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Health and Family Services Cabinet
Kentucky Birthing Hospitals Receive Valuable Kangaroo Care Training

Press Release Date:  Thursday, February 09, 2012  
Contact Information:  Beth Fisher or Gwenda Bond,(502) 564-6786, ext. 3101 and 3100  

WIC, UofL Partner to Promote Program, Improve Breastfeeding Rates

The Kentucky Women, Infants and Children (WIC) Program and the University of Louisville (UofL) Hospital Center for Women and Infants have reached an important milestone in helping to improve the state’s breastfeeding rates, training 100 percent of Kentucky’s birthing hospitals in “Kangaroo Care” practices.

Kentucky WIC partnered with UofL in 2011 to promote and train hospital staff members in Kangaroo Care, which promotes skin-to-skin contact with the mother and baby in the hours immediately after birth and throughout the hospital stay. Since that time, the two entities have worked diligently to create and implement a series of statewide trainings for the rest of the state’s birthing hospitals.

“We are thrilled by the overwhelming support and participation from Kentucky’s birthing hospitals in making Kangaroo Care the standard across the state,” said Kentucky WIC Director Fran Hawkins. “The Kangaroo Care program resulted in dramatic improvements in breastfeeding rates among women who gave birth at UofL, and we expect to see this success replicated statewide. This is definitely a step forward for women and children’s health in Kentucky.”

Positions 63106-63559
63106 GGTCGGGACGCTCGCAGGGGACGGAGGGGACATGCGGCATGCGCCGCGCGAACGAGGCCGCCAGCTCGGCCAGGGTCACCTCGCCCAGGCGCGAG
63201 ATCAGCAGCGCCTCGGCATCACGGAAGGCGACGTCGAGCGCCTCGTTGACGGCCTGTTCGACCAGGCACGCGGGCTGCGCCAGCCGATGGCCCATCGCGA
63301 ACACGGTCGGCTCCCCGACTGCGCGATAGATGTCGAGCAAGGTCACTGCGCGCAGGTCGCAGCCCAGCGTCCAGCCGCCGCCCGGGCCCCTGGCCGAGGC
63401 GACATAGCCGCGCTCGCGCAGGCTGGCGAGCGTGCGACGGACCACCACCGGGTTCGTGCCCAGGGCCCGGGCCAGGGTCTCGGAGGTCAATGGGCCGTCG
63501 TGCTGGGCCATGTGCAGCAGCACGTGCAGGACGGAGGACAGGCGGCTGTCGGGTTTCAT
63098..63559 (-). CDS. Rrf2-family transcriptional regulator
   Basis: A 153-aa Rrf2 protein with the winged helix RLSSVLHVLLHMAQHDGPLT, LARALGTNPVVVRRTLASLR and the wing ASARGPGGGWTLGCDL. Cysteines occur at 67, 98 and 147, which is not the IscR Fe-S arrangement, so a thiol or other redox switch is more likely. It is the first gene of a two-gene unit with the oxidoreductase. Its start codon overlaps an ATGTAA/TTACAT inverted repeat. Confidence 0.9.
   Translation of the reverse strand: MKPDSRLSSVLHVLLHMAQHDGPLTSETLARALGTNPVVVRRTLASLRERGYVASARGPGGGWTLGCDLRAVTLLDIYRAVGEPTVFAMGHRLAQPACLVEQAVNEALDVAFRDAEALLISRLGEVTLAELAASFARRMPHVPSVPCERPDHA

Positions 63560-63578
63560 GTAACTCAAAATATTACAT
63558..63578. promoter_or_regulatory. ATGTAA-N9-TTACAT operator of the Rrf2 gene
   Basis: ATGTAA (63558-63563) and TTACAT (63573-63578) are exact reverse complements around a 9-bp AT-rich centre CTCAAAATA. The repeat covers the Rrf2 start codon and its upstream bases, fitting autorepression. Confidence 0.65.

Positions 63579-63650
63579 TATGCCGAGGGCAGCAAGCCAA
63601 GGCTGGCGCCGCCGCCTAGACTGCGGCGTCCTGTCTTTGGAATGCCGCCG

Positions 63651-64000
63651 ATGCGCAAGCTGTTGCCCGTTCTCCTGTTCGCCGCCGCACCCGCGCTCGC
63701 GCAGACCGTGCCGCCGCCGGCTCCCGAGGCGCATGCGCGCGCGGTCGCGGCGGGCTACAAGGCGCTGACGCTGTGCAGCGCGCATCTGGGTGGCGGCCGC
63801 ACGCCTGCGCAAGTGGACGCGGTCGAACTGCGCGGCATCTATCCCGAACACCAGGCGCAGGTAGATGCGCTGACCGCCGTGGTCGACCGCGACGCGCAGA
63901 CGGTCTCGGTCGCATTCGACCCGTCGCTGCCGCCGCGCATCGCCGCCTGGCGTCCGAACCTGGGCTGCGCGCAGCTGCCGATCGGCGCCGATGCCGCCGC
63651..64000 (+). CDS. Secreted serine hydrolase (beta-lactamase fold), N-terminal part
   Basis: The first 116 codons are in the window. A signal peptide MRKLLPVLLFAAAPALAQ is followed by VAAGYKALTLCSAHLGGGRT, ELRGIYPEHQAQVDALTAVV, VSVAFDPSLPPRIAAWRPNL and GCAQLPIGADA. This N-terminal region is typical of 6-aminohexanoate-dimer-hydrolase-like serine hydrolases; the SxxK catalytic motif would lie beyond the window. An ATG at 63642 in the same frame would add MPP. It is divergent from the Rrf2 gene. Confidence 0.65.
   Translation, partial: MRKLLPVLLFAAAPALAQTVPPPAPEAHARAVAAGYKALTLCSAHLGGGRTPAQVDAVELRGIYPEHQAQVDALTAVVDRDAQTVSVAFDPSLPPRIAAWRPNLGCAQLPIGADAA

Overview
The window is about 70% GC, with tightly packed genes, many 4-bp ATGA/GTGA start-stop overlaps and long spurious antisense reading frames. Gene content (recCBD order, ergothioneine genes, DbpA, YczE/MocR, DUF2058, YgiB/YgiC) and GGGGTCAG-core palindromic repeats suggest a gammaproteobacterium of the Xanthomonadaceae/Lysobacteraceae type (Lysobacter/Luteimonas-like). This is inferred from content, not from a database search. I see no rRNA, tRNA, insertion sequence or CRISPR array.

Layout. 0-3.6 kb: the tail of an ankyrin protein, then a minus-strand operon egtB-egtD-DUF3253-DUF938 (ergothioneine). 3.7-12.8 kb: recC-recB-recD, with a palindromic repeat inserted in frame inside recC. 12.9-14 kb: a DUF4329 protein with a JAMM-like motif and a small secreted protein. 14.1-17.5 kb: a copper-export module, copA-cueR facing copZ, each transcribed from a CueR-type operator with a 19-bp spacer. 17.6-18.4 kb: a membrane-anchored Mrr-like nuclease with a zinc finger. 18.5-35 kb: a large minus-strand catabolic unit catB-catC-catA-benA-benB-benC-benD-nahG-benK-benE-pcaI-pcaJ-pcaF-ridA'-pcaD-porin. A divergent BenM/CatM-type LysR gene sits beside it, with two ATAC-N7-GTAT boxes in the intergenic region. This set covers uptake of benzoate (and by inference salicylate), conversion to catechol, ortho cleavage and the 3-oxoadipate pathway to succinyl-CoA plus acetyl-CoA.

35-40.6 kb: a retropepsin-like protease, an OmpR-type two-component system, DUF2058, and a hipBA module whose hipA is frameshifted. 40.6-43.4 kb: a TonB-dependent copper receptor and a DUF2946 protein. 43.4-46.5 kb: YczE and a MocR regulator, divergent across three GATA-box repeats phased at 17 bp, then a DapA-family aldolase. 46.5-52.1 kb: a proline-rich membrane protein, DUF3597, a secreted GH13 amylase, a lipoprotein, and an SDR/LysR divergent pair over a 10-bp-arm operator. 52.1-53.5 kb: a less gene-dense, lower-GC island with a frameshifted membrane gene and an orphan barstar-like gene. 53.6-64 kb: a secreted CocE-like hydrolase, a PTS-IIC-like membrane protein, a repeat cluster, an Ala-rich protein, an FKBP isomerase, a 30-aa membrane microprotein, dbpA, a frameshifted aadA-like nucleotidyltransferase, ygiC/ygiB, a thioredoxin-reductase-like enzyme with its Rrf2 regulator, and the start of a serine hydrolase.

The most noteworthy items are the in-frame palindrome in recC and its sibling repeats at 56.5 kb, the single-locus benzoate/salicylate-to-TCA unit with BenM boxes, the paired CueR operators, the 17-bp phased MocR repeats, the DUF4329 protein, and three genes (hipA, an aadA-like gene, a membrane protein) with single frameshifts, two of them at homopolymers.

Kangaroo Care is based on the widely held belief that “skin-to-skin” contact between mothers and infants promotes breastfeeding and bonding. The basic concept involves placing a newborn chest down on the mother or father’s bare chest, which generates warmth and provides access to breastfeeding from the mother.

Named for its similarity to the manner in which certain marsupials carry their young, the program was initially developed to care for preterm infants in areas where incubators are either unavailable or unreliable. Since that time, more medical facilities have adopted the practice for both pre-term and full-term babies due to its benefits.

In Kentucky, the program was launched by staff at UofL Hospital in 2007, and a significant increase in breastfeeding rates resulted among women who gave birth there. As a part of the program, UofL staff developed a “Jumping into Kangaroo Care Toolkit” for use at other facilities. This toolkit was used in the trainings conducted with WIC staff for all the birthing hospitals.

The trainings also included instruction on how to use the Kangaroo Care toolkit and breastfeeding data collection. Kangaroo Care Champions, nurses who’ve participated in the program at UofL, helped run the trainings and worked individually with hospital staff.

“It is very rewarding to work in a hospital with people who are willing to listen to new ideas and excited to implement changes that are considered to be best care for our patients,” said Dana Carpenter, Prenatal Educator, TJ Samson Hospital, Glasgow, Ky. “The planning and training took a lot of work, but the work paid off as our transition to Kangaroo Care has gone very smoothly.  The compliments from our moms and dads have been extremely positive.  Although our babies are not ‘talking’ it is clear that they are also very happy.”

 “Skin-to-skin care is moving to become the evidence-based standard in patient care,” said WIC Breastfeeding Coordinator Marlene Goodlett. “This project will help hospitals strengthen their services to maintain high levels of patient satisfaction and breastfeeding initiation.”

“We are pleased to be a part of it – and to see such great support for mothers and infants in Kentucky,” she said.

Questions about Kangaroo Care or other Kentucky WIC breastfeeding initiatives can be directed to Marlene Goodlett at



Last Updated 2/9/2012